(In the temptation story found in Matthew 4:1-11, the sequence of events differs from the sequence found in Luke. In Matthew, the events are presented as the request for Jesus to turn the stone to bread, the request for Jesus to throw himself from where they were and lastly, the devil offering Jesus dominion over all the kingdoms of the world. This passage ends with angels coming to care for Jesus after the devil leaves. The offer by the devil to give Jesus dominion over all the kingdoms of the world appears second in the temptation story as told by the author of Luke, followed by the request by the devil to throw himself from where they were. This passage ends with the devil leaving Jesus and the possibility that the devil may return at another time. As Fitzmeyer records the preoccupation of the author of Luke with Jerusalem, it is most likely possible that the temptation in Matthew unfolds in the correct sequence of events.)

An exposition of the passage would be broken into 3 parts: The introduction into the wilderness (4:1), the dialogue between Jesus and the devil (4:3 – 4:12) and lastly, the devil’s departure (4:13). Jesus is first led into the wilderness to begin his 40 day fast. As shared by Fearghus O Fearghail, the theme of the Spirit is highlighted in the Lucan narratives (3:22, 4:1, 10:21).[10] The presence of the Spirit often coincides with the transition from one state to the next. One example is the presence of the Spirit with Jesus in 3:22 after his baptism before he is into wilderness. We see the Spirit appear again in Acts 10:38, where Jesus is referred to not only by his geographical location in Nazareth but his relation to God. The author of Luke introduces the personages of the devil, demons and Satan, though it is clear that their shared role is an adversarial one. Examples of this role appear in Luke 4:33-35, 8:12, 9:42, 11:14, 22:31 and Acts 5:3.  This view of the devil and Satan contrasts with the idea of the devil as found in Job, whereas the latter appears to be a lesser celestial being, perhaps an angel. Here, Luke highlights a strong contrast between the figure found in the Old Testament scripture and contemporary interpretation of the Satan’s role in salvation. The presentation of this character is shown to be in a strictly adversarial role. The consumption of bread is often paired with a ritual act or nourishment from God (Lk 4:4). The International Standard Bible Encyclopedia references its importance in relation to the seemingly divine series of events through which it came, from harvest to the mouths of both the Jewish people and Gentiles.[11] Particularly in regards to the manna served to the Israelites in the wilderness, it was a reminder of God’s divine providence and care. Lastly, the devil departs to return at the next opportunity. The devil does so by inhabiting the body of Judas before his betrayal of Jesus the Christ.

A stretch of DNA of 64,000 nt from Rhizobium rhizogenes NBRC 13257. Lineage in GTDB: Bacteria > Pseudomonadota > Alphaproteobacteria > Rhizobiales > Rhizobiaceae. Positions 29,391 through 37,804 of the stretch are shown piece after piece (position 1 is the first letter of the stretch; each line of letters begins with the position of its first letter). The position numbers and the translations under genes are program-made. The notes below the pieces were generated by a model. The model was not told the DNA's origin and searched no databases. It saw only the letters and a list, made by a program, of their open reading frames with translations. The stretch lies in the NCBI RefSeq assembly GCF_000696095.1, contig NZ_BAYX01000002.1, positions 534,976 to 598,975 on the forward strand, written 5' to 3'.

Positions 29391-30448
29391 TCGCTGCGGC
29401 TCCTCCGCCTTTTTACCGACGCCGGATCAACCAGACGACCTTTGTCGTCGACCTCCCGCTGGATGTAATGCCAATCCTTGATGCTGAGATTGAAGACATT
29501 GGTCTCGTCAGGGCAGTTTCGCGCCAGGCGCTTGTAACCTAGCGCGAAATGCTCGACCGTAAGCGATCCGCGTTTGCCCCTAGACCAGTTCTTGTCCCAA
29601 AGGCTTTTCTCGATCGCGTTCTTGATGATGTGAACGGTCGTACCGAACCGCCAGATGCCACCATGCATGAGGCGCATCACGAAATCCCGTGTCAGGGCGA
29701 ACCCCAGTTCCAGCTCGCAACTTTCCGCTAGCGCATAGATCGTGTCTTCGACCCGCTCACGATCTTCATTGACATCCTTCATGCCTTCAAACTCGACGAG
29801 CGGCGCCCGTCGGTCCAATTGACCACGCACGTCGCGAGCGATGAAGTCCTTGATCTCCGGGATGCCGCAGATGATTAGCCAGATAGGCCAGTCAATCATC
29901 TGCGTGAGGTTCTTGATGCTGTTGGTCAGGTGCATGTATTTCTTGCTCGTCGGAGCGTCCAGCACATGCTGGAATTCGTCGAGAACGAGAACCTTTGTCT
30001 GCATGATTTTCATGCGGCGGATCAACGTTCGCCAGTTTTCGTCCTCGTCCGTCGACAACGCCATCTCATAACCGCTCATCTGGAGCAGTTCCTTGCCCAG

The author of Luke states that Jesus spent forty days in the wilderness (4:2). The number 40 has special significance as sometimes referring to a period of time in which an individual or group undergoes a trial of purification. In the story of Noah and the great flood, it rains for 40 days and 40 nights (Gen 7:12) and thereby purges the dry land of anything with “life’s breath” (7:22-23). The Israelites remain in the wilderness for 40 years for their unfaithfulness (Num 14:32-33). In preparation for the covenant God was to make with the Israelites, Moses spent 40 days and 40 nights convening with God on Mount Sinai, going without bread or water (Ex 34:28). In Luke, the author uses this number as a way to signify the process that Jesus was to go through, similar to Noah, the Israelites and Moses.

In Luke 4:4, the author refers to Deuteronomy 8:3[12], in which the author refers to the manna given to the Israelites (Ex 16:31). While in the wilderness, God tells Moses that “bread will rain down from the sky” to the starving Israelites (Ex 16:4). This “bread” served as a reminder of whom they were to serve. The bread in which Jesus in Luke mentions is used to denote that nourishment comes from manna, sustenance literally from God. In regards to Luke 4:8, there are two passages[13] that allude to serving God. The first appears in Deuteronomy 6:13 where Moses speaks to the Israelites, pronouncing the greatest commandment: to love God above all, allocating all authority to God. The second, found in Deuteronomy 10:20, surfaces after Moses re-carves the two stone tablets (Deut 10:1) he had previously destroyed. Again, Moses convenes with God on the mountain for forty days and nights. In Jesus’ dialogue with the devil, he uses this particular scripture to reiterate that God is the only one he is to serve. David, one of Jesus’ forefathers (Lk 3:31), proclaims that God will send messengers (Ps 91:11), or those who may act on God’s behalf[14], to tend to those who trust in God (Ps 91:2) and are in need. The devil refers to Ps 91:11-12 showing that the devil may use scripture for its own interpretation.

The author of Luke again refers to Old Testament events in 4:12, in an allusion to Deuteronomy 6:16[15]. The passage in Deuteronomy refers to the testing of God at Massah (Ex 17:7), in which the Israelites challenged Moses and in effect, challenged God over their lack of water (Ex 17:2). As in Deuteronomy, the usage of the word “test” in Luke 4:12 can be substituted for the word “questioned”. In Luke, the devil openly invites Jesus to question the authority of God to which Jesus responds by firmly stating that he will not.